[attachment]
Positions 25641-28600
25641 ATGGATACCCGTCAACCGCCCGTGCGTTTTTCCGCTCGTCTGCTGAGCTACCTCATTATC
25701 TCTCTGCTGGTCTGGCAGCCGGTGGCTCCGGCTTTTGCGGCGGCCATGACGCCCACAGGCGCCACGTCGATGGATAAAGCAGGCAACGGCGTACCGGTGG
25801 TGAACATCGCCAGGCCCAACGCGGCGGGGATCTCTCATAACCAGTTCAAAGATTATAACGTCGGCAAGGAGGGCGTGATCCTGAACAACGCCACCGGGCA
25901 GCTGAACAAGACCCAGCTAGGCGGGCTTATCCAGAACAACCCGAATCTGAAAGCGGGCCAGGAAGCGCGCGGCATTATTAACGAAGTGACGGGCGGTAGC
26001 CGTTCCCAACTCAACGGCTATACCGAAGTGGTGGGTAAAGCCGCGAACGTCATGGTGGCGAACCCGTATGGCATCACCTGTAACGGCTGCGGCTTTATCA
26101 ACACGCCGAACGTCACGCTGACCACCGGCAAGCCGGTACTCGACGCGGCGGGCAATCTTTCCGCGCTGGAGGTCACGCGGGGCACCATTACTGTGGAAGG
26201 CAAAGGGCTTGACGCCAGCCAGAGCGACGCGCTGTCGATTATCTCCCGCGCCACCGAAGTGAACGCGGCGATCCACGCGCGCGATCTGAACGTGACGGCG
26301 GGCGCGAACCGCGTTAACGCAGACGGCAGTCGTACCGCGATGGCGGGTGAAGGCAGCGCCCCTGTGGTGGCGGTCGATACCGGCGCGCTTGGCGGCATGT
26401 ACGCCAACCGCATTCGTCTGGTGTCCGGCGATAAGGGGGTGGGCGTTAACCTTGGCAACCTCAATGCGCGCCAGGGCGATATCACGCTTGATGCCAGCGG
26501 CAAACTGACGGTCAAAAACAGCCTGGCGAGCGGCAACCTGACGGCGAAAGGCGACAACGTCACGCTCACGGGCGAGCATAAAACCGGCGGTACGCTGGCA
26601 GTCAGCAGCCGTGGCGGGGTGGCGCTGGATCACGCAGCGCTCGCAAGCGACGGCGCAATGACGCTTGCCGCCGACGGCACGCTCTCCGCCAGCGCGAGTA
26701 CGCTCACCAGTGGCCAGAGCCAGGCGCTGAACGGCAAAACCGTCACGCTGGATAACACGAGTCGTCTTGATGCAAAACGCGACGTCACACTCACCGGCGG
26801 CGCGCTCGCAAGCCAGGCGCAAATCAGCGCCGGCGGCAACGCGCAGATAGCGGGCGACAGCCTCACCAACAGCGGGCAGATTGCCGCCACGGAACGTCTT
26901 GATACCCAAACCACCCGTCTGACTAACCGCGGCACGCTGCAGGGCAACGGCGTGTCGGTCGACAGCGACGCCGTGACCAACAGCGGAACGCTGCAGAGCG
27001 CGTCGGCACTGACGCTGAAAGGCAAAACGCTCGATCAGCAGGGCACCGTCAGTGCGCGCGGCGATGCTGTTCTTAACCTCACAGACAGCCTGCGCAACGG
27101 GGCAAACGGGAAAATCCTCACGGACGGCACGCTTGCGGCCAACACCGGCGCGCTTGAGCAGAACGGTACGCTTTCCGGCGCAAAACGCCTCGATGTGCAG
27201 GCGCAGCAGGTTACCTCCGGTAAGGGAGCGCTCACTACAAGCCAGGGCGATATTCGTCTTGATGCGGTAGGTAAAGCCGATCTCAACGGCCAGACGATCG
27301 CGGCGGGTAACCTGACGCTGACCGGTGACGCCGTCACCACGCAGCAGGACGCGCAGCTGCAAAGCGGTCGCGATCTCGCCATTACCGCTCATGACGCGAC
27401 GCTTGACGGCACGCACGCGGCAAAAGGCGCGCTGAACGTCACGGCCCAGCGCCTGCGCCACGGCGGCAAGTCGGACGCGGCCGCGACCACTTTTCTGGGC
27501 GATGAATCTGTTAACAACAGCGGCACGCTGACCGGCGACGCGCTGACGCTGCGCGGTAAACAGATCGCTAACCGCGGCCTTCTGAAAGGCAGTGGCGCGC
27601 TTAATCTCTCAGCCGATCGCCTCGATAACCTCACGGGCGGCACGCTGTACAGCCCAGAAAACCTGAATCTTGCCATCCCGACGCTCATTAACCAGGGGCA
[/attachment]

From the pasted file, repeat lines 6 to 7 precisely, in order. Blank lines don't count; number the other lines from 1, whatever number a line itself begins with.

26001 CGTTCCCAACTCAACGGCTATACCGAAGTGGTGGGTAAAGCCGCGAACGTCATGGTGGCGAACCCGTATGGCATCACCTGTAACGGCTGCGGCTTTATCA
26101 ACACGCCGAACGTCACGCTGACCACCGGCAAGCCGGTACTCGACGCGGCGGGCAATCTTTCCGCGCTGGAGGTCACGCGGGGCACCATTACTGTGGAAGG